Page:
Are there any characters that you initially liked for their personality, etc, but actually disliked playing as or vice versa?  Are there any characters you haven’t given a fair chance because of a bad first impression?  What are your thoughts on guest characters like those in MKX and crossover games like Smash?  Leave a comment below and let us know what you think.

Everyone Should Keep a Free-to-Play Checkbook

Just in case my numerous articles haven’t been enough to tip you off, I am currently obsessed with the free-to-play digital card game Hearthstone.  It’s a great game with a bright future that I’ve already put more time into than I care to count.  To date, I’ve put exactly $40 into the game, which is exactly as much as I would happily spend for an enjoyable budget title like this if it was being sold in retail.  Team Fortress 2 is another free-to-play game that I have lovingly poured hundreds of hours into, but no more than $5 in microtransactions at this point.  Pokemon Shuffle, which I recently reviewed, hasn’t cost me a dime.  Now, I want to ask how much you’ve spent on any given free-to-play game that you’ve enjoyed.  Have you put in $1o, $20, or maybe nothing at all?  Have you spent anywhere from $60 to even $100?  Have you carelessly spent thousands on a title that was supposedly free?  If you can’t give me an exact answer, give or take five to ten, then you have a problem.

I think that free-to-play is one of the greatest innovations that the gaming industry has had in the last generation.  It has undoubtedly been a boon for countless multiplayer games by lowering the barrier of entry and raising the active community.  Given that these types of games live and die entirely based on their player bases, this can save a game that may have otherwise fallen through the cracks and make the big games even bigger.  It’s also a godsend for avid gamers who can’t afford the latest systems and all the AAA releases.  Free-to-play opens up incredible new possibilities that leave everyone better off.  At least, it’s a great model when both sides are using it wisely.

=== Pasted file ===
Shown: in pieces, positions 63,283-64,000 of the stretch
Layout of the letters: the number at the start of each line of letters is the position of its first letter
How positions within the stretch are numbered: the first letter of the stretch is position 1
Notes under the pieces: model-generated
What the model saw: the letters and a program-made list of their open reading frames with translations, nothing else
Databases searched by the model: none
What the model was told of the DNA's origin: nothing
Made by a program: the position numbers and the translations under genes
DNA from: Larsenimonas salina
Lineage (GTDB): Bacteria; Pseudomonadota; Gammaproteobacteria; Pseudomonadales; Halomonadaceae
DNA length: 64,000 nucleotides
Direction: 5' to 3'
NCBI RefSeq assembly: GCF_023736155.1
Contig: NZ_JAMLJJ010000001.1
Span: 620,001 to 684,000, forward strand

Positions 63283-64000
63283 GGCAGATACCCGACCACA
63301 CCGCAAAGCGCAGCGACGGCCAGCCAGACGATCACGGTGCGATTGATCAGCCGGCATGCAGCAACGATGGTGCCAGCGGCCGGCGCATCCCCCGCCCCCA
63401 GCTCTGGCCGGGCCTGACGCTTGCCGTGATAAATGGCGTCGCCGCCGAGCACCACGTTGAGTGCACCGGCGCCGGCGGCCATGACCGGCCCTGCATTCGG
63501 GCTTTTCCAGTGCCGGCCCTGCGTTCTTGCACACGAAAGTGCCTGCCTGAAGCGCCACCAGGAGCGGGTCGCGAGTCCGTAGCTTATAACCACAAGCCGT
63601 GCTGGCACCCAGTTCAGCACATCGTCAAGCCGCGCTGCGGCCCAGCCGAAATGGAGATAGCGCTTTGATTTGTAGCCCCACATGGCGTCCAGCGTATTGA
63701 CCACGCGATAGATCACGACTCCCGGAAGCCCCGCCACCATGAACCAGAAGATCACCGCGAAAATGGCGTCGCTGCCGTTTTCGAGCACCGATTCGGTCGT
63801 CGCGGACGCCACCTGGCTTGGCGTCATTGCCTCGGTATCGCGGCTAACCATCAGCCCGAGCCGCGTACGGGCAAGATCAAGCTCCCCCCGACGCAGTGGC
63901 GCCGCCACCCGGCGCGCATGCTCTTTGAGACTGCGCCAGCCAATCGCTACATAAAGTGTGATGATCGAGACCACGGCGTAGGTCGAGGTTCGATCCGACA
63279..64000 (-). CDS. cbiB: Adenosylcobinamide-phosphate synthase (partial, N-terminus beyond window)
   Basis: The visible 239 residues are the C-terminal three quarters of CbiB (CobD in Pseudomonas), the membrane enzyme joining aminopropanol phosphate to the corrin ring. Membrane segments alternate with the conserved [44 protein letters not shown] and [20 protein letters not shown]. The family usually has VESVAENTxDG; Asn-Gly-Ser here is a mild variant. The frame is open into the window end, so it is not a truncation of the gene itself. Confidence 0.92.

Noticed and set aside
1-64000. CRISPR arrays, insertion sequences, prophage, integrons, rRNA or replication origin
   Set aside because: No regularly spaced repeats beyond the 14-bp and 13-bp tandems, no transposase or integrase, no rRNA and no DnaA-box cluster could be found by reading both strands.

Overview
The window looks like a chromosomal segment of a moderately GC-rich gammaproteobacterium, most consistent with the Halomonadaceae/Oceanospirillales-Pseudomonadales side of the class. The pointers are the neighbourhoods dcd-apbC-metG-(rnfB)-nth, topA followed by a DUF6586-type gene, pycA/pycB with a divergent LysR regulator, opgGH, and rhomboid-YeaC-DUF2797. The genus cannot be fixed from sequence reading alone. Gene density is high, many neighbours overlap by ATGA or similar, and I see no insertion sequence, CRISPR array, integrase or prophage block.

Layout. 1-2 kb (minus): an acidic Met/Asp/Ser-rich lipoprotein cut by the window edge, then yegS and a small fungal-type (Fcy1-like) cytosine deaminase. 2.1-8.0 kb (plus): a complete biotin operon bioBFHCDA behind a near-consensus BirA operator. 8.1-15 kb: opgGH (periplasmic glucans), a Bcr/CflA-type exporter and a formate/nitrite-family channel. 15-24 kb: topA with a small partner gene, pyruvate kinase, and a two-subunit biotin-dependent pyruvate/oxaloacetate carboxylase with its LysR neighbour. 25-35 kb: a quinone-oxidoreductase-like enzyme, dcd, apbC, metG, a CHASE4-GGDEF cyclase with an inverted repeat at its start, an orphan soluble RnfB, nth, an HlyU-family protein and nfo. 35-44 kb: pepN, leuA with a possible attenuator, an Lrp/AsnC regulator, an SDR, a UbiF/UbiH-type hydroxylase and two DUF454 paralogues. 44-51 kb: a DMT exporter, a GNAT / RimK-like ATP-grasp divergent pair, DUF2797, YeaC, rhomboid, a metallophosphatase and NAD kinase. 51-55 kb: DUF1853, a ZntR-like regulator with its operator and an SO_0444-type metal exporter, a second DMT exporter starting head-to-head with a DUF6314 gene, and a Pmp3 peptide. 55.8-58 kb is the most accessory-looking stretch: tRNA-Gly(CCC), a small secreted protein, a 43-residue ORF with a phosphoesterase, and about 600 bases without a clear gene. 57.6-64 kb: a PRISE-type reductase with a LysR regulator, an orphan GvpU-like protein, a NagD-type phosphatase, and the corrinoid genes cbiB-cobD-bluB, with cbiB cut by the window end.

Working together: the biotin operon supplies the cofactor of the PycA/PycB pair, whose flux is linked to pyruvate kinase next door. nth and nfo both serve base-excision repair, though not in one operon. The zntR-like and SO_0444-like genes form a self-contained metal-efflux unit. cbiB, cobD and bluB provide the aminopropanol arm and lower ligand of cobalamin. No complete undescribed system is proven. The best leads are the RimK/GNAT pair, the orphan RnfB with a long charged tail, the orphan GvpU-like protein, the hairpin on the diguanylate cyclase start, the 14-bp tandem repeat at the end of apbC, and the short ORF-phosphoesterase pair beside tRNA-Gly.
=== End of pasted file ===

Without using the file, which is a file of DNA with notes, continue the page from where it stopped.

The major downside of free-to-play models is their nasty habit of nickel-and-diming their players with microtransactions.  In some cases, it is the fault of the game developers.  Games like Marvel Heroes put up massive paywalls for getting the heroes you want to play as while never allowing you any inclination as to whether or not you’ll actually enjoy playing as that character outside of simple brand recognition.  Mobile apps like Super Monster Bros have purchase pop-ups for $100 in the diabolical hopes of scamming unsuspecting children.  These kinds of practices are certainly abhorrent, but they’re not the only ones responsible for some of the most outrageous purchases made through microtransactions.

Too often, players will spend frivolously on microtransactions with little regard as to how much they’re actually paying in the grand scheme of things.  With microtransactions being such small purchases, it’s far easier to spend without putting much thought into how much you’re actually getting out of your purchase.  Even when a game has the most generous business model to it, it’s easy to splurge on little things here and there.  Before you know it, you end up spending up to hundreds of dollars on the type of game that you could have just bought outright for only twenty.  With every free-to-play game that you play, you should keep track of every microtransaction you pay for to see the bigger picture of how much your spending.  Compare how much you’re spending on a free-to-play game with the fixed prices of other games and consider how much value you are really getting.  If the free-to-play game is strong-arming you into paying more, then that should be a sign that you should stop playing it.  There’s no shortage of free-to-play games that will treat you better and there are plenty of traditionally priced games that offer plenty of replayablity at a cheap price.

With all of that said, there’s no shame in intentionally spending a little extra on your favorite games.  Free-to-play should be seen as a system where you pay as much as you want for a game.  If you really love what the developers are doing, then by all means show your support with in-game purchases.  Honestly, my only regret with Team Fortress 2 is that I haven’t spent more on it at this point.  Also, it is your money and how much it’s really worth is going to be your choice.  My point is that we should all take responsibility when using these sorts of business models and know how much we’re investing into our hobbies.